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boundary experience, Part 2

December 27, 2010

It is hard to realize we are helpless despite progress in many areas of life.  We often delay the inevitable or distract ourselves from it with sly little sayings or self-help material…  “Things will get better, they always do.”

Dr. Yalom of Stanford University writes, “Encased in an elaborate illusion of unlimited power and progress, each of us subscribes, at least until one’s mid-life crisis, to the belief that existence consists of an eternal, upward spiral of achievement, dependent on will alone.  The comforting illusion may be shattered by some urgent, irreversible experience, often referred to by philosophers as a “boundary experience.”  Of all the possible boundary experiences, none more potently confronts us with finiteness and contingency (and none is more able to effect immediate dramatic personal change) than the imminence of our own death.”

Facing tragedy invariably makes us look at our own mortality.  Life leads us to the outermost places and occasionally it crosses our forbidden lines that are designed to protect us.  Boundary experiences are things we never forget.  And if we allow it, boundary experiences can serve as fuel for growth in areas of perspective, faith, and love.  It is in the unwanted and uncharted territories that we are faced with change questions such as, will this make me bitter or better?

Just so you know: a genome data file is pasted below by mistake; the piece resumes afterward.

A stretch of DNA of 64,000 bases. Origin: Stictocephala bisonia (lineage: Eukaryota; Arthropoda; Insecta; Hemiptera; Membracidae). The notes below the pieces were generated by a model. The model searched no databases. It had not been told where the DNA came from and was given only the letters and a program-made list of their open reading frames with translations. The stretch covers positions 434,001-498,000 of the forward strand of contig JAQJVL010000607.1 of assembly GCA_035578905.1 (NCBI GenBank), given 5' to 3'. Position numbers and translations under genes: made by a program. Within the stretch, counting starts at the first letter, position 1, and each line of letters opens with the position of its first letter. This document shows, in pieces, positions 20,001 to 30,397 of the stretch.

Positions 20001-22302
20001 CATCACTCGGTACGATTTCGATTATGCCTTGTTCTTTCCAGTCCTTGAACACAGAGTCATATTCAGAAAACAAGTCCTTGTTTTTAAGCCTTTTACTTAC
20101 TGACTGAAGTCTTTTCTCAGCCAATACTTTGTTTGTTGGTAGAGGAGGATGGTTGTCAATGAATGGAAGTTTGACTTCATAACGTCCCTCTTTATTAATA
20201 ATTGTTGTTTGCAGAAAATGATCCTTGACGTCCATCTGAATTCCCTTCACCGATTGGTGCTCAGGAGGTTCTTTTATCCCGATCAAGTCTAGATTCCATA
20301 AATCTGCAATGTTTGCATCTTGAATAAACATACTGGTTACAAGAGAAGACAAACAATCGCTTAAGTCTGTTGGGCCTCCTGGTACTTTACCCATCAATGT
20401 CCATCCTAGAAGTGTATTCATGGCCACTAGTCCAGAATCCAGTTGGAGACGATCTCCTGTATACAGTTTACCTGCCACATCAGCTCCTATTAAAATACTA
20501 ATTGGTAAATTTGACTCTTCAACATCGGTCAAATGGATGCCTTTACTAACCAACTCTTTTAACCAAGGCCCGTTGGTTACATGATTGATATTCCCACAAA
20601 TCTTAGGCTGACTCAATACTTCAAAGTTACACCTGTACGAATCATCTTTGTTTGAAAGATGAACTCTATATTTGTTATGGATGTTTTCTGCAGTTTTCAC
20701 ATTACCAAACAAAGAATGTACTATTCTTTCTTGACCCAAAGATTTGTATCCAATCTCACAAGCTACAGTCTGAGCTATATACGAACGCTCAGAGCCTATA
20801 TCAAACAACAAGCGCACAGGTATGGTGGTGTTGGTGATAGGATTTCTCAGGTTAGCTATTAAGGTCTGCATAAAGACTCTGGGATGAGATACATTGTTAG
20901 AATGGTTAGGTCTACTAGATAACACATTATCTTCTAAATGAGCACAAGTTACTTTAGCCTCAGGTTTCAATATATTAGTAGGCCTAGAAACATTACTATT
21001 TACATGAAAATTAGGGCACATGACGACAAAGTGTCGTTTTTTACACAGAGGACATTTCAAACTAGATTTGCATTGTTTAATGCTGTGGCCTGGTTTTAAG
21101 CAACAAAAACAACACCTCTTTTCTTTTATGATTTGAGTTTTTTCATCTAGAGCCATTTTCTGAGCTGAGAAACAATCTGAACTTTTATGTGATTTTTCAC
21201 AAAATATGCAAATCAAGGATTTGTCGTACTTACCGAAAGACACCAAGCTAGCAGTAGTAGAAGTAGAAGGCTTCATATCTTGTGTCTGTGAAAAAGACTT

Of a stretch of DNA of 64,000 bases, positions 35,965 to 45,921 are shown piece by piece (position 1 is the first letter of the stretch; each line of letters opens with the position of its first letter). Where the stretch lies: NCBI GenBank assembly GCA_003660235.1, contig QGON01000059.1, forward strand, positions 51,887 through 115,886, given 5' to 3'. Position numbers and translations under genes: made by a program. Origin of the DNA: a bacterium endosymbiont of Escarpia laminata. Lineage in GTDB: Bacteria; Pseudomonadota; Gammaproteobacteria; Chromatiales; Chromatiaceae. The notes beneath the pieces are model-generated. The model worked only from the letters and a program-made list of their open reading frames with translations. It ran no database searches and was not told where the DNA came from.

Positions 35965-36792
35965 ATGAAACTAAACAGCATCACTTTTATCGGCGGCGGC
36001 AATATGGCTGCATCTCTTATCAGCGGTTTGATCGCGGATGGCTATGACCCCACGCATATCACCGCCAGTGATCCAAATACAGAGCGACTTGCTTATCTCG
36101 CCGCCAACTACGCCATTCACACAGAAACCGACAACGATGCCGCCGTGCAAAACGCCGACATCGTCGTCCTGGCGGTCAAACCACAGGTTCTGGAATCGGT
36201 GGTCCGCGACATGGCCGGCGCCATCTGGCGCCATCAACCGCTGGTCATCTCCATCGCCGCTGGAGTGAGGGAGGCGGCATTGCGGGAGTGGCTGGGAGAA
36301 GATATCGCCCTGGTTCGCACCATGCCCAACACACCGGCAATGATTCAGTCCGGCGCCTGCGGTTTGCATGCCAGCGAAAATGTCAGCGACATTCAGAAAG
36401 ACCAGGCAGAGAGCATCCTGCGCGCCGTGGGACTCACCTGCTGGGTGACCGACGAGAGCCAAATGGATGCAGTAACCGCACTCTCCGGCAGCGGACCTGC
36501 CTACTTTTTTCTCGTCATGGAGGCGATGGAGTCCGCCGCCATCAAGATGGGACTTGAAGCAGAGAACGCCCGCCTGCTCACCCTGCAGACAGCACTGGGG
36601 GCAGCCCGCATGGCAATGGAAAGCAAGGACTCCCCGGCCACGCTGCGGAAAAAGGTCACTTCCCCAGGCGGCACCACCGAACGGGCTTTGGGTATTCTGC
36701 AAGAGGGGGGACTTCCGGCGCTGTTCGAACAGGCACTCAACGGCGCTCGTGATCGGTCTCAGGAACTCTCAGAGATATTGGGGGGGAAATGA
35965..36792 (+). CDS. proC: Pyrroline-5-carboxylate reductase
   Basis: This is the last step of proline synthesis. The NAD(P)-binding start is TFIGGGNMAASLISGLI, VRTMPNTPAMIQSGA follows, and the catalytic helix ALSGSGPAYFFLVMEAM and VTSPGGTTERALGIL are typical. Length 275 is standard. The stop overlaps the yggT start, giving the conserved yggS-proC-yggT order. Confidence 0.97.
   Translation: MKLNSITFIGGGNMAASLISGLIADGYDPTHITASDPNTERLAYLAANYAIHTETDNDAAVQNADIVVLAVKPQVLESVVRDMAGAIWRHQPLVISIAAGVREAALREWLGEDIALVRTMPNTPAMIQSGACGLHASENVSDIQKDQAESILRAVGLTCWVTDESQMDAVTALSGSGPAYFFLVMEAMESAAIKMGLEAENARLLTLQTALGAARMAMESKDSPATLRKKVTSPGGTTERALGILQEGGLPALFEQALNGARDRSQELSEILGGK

Take some time out and think about your boundary experiences.  What in life has stretched you so far that all your assumptions start fading?  Whose death has caused you to reflect most on your own mortality?  Somewhere in answering those questions you will find people and situations that have marked you in significant enough ways to change your course or at the very least, widen out your boundaries.

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